Helsinki Collegium for Advanced Studies
The Aleksanteri Institute
Political History, University of Helsinki
13-14 June 2019
Poputchiki: Fellow-Travellers and ‘Useful Idiots’ from Lenin to Putin
Communist fellow-travellers (Poputchiki) are reviled figures of 20th century history. Most venomously criticized are those western intellectuals who flocked to the Soviet Union and returned with glowing reports of a utopia under construction. Blind to the brutal realities of Soviet communism, they provided intellectual cover for Stalin’s mass terror.
According to John Gray, these apologists for the Soviet Union – these useful idiots, as Lenin reputedly called them – believed they were in the vanguard of history, members of an elite that would preside over a new, post-capitalist order. As Gray also pointed out, fellow-travellerdom did not die with the collapse of the Soviet bloc. Indeed, the 21stcentury has seen the emergence of a substantial group of what Germans call Putinverstehers – sympathizers with Putin’s Russia.
Those with political axes to grind have generated much of the critical commentary on fellow-travellers. But as Michael David-Fox has argued, “the story of the fellow-travellers is far more than one of latter-day political kowtowing,” Fellow-travellers were not as willfully blind as they are often deemed to be. They made conscious choices about what they said in public as part of a trade-off to influence their communist hosts. The role of a fellow-traveller was a negotiated one and its performance fraught with tension and contradiction.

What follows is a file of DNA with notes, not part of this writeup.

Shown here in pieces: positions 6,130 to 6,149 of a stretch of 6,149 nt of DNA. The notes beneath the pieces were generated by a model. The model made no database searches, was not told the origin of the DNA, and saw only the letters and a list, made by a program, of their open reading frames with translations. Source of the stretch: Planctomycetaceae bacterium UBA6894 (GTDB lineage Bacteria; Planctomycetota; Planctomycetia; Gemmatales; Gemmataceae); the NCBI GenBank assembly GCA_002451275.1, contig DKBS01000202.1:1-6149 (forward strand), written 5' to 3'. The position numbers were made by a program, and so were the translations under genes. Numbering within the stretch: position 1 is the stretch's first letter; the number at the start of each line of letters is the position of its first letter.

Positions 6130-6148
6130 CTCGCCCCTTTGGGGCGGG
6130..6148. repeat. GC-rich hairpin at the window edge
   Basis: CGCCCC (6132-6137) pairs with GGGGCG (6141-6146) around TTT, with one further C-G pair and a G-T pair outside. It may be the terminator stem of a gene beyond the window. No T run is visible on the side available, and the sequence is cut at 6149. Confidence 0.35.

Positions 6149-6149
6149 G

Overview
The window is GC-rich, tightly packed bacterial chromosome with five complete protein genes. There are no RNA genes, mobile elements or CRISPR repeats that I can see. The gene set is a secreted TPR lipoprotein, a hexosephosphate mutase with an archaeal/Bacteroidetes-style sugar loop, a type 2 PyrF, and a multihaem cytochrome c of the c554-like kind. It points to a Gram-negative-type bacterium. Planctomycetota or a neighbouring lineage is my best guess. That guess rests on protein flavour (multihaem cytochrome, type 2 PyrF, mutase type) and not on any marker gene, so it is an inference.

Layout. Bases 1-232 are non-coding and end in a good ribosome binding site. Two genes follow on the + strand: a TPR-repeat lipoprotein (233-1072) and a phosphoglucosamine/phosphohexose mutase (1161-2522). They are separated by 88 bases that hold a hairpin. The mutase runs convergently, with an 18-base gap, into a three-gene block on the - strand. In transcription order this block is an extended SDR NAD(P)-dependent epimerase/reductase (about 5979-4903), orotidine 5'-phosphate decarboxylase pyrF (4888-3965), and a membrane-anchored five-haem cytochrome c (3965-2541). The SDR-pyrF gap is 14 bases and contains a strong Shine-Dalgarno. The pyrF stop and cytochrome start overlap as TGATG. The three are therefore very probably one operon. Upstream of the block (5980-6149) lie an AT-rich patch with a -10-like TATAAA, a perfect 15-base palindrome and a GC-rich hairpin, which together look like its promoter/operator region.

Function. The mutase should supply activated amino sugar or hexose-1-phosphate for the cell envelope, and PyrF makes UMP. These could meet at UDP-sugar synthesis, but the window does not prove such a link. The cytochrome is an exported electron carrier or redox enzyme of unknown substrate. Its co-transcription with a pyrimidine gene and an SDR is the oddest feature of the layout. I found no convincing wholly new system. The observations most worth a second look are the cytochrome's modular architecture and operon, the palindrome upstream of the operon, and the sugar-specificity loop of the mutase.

Much research on fellow-travellers has focused on the Soviet Union during the interwar period. Yet the peak of the fellow-traveller phenomenon occurred after the Second World War. Indeed, the attractions of communism increased considerably when the mass repressions of the Stalin era gave way to a much softer and porous authoritarianism. Especially important were the activities of fellow-travellers associated with organizations such as the World Peace Council, the World Federation of Democratic Women and the International Organization of Journalists.
Fellow-travellers typicallysaw themselves as loyal but critical friends of the USSR. As Nobel Laureate, Frédéric Joliot-Curie, the President of the World Peace Council, said: “loyalty was a good thing in friendship but in politics, as in science, to have faith is not enough, one must also think.” And while some fellow-travellers were virtually indistinguishable from card-carrying communists, other individuals and groups sought an independent path through the polarizations of the cold war.
The speakers at this event are top American and European scholars of the history and politics of fellow-travellers. Their archive-based research presentations will seek to capture the topic in all its complexity and contradiction, from the 1920s to the present-day.